SCSS Collection Crosses Rs 1 Lakh Crore In H1 FY 2024

The Senior Citizens Savings Scheme has crossed Rs 1 lakh crore in collection in the first half of financial year 2023-24. The huge number suggests the support of the people for the scheme, which is currently offering a return of 8.2 per cent per annum

Outlook Money
October 18, 2023


The Senior Citizens Savings Scheme (SCCS) saw a huge inflow in the first half of financial year 2023-24, collecting in excess of Rs 1 lakh crore from subscribers.


The scheme, which is only for senior citizens, has been popular in the past, but this year, its collection has grown spectacularly. One reason for this could be due to the changes made in Budget 2023 for the scheme, where the deposit limit was increased from Rs 15 lakh to Rs 30 lakh.

Incidentally, the scheme offers an attractive rate of interest to senior citizens, which is reviewed every quarter. Another reason for the overwhelming popularity of the scheme is the minimum amount of Rs. 1,000 that one has to make to open a SCSS account. The minimum investment is Rs 1,000 and in multiple thereof, with the maximum balance in the account limited to the limit defined.

Incidentally, the rate of interest was increased to 8.2 per cent for the first quarter of FY24, from 8 per cent in the January-March quarter of FY 2023. After the latest revision, the rate for SCSS bounced back to the 8.2 per cent rate that the scheme offered in the October-December quarter of FY 2023.

Another reason for the increase in popularity of SCSS could be because of the tax benefits under section 80C of the Income-tax Act, 1961 for an investment amount of up to Rs 1.5 lakh per year. Additionally, the scheme offers flexibility of extending the deposit tenure, too. It can be initially opened for five years and can be extended for another three years. In the event of an emergency, one can even close the account prematurely after paying a penalty, which is usually 1-1.5 per cent.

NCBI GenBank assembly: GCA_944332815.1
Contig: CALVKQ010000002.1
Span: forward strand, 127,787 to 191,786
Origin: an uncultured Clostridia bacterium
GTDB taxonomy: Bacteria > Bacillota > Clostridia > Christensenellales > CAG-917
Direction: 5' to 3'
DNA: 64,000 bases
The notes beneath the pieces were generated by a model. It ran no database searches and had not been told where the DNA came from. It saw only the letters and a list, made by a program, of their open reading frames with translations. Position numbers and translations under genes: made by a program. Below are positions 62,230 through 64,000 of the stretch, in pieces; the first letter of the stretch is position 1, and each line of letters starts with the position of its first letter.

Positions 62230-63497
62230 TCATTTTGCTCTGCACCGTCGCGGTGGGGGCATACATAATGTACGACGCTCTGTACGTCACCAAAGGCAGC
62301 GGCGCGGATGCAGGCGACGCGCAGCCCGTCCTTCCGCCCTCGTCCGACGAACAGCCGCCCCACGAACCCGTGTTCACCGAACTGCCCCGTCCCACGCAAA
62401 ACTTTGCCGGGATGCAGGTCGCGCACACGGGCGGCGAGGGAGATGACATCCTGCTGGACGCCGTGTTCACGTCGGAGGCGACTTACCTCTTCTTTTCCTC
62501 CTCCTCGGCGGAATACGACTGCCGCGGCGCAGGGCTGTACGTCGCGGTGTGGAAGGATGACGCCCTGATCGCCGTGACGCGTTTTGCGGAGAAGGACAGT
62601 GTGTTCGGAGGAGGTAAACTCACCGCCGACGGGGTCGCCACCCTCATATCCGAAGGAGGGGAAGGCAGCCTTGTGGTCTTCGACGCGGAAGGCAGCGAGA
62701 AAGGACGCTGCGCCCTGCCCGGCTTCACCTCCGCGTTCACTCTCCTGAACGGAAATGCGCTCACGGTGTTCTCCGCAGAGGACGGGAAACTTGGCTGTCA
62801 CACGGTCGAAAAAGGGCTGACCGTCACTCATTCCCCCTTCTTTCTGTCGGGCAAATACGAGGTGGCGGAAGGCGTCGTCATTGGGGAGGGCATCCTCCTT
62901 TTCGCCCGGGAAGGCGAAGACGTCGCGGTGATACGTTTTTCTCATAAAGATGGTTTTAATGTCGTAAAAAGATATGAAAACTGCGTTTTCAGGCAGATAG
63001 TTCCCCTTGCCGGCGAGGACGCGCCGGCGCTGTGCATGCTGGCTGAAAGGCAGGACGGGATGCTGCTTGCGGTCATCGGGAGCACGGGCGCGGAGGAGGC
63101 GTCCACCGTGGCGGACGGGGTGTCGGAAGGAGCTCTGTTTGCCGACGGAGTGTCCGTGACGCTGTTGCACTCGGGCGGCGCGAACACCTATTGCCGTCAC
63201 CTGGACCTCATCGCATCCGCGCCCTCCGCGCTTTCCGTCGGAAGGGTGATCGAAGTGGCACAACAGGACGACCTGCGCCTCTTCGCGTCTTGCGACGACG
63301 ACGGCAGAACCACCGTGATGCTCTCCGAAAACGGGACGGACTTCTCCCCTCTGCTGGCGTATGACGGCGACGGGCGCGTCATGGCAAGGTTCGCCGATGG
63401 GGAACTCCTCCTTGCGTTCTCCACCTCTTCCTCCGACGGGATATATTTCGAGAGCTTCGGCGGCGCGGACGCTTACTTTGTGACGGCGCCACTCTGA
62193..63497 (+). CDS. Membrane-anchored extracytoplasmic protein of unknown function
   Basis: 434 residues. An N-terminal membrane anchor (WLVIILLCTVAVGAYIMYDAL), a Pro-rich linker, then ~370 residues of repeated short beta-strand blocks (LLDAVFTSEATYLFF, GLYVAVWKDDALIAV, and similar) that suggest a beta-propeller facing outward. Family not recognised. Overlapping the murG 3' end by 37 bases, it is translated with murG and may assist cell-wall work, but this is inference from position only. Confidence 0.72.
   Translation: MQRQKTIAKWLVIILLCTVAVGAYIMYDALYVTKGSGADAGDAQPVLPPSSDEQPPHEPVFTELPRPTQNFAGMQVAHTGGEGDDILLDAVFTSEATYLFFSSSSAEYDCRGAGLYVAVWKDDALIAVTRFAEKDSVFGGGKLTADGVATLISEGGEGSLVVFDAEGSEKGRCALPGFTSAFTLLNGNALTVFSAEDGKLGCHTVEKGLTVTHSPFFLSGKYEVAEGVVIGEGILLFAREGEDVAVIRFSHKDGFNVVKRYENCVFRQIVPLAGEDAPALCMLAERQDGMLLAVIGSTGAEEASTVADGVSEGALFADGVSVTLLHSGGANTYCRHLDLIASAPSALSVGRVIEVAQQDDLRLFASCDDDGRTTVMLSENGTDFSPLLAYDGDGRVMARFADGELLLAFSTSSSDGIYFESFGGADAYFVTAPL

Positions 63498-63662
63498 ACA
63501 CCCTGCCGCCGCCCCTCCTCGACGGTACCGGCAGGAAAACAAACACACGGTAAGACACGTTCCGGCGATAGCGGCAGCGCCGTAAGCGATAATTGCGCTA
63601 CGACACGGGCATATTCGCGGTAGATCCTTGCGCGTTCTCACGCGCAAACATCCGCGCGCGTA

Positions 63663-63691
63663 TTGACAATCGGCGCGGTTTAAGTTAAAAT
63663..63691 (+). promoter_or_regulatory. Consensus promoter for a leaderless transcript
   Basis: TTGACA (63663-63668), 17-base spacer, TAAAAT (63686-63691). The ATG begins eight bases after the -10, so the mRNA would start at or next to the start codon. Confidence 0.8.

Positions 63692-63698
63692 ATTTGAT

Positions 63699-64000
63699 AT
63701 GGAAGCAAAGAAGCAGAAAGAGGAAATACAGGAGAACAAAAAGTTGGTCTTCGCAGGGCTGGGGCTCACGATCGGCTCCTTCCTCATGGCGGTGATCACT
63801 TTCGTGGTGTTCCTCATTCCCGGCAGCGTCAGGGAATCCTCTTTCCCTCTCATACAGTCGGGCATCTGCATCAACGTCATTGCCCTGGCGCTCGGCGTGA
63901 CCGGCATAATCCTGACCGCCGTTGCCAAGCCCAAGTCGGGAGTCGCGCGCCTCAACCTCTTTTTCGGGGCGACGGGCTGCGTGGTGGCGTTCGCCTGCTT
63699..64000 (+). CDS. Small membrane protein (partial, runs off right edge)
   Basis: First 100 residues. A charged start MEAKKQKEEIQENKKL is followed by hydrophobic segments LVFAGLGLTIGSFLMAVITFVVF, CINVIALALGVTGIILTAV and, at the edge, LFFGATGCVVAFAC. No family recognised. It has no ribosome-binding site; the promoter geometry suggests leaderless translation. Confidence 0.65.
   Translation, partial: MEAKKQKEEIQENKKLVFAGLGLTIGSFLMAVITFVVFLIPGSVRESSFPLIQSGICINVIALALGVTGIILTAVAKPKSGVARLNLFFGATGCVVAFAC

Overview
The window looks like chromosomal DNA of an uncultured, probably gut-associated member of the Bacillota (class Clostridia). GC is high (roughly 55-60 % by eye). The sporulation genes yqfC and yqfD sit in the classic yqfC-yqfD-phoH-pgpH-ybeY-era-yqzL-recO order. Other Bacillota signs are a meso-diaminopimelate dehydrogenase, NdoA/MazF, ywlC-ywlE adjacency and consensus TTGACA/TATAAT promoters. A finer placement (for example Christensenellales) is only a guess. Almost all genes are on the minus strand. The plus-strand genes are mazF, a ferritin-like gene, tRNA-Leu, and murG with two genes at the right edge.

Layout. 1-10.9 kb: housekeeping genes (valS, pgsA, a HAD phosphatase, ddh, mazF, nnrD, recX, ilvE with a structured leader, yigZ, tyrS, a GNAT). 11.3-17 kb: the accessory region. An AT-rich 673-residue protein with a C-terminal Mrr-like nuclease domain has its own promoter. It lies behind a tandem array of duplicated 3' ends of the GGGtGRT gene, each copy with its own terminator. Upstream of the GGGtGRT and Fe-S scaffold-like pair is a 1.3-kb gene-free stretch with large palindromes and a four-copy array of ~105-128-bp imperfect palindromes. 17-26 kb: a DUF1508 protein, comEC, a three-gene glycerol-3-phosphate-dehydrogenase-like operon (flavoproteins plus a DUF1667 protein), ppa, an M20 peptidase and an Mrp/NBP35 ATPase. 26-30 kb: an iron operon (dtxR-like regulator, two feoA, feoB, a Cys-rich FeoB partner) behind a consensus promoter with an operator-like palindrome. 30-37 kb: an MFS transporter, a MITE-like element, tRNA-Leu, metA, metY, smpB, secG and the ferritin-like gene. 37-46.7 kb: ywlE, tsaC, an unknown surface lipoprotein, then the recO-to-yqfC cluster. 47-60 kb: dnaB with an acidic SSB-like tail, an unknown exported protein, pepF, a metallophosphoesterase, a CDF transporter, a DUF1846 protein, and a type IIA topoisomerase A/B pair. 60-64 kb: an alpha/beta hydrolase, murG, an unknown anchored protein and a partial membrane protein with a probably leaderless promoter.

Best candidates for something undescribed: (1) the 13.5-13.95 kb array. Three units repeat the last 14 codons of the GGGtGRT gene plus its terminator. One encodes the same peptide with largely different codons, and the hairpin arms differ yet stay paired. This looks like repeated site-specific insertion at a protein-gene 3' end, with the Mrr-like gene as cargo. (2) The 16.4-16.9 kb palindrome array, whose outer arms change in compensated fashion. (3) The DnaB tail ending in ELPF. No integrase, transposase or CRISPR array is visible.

The money collected in the small savings schemes from the depositors is directed to the National Small Savings Fund (NSSF), which the government uses for financing the fiscal deficit and for investing in government securities.

Established in 1999, NSSF is a fund body that pools money from various small savings schemes, such as SCSS, Mahila Samman Savings Certificate, National Savings Certificate, etc. This fund body comes under the Ministry of Finance.

According to a report in the Economic Times, the government aims to use funds from NSSF, which is estimated at Rs 17.87 lakh crore for financing the fiscal deficit. The government aims to budget Rs 4.71 lakh crore from the NSSF in financial year FY 2024. This budgeted amount is, reportedly, an increase over the Rs 4.30 lakh crore that was estimated in the previous financial year, FY 2023.

The high inflow in NSSF would help the government in reducing the pressure of borrowing from the market which is costing more to the government due to a hike in policy rates of 2.50 per cent by the Reserve Bank of India (RBI), and rising yields.

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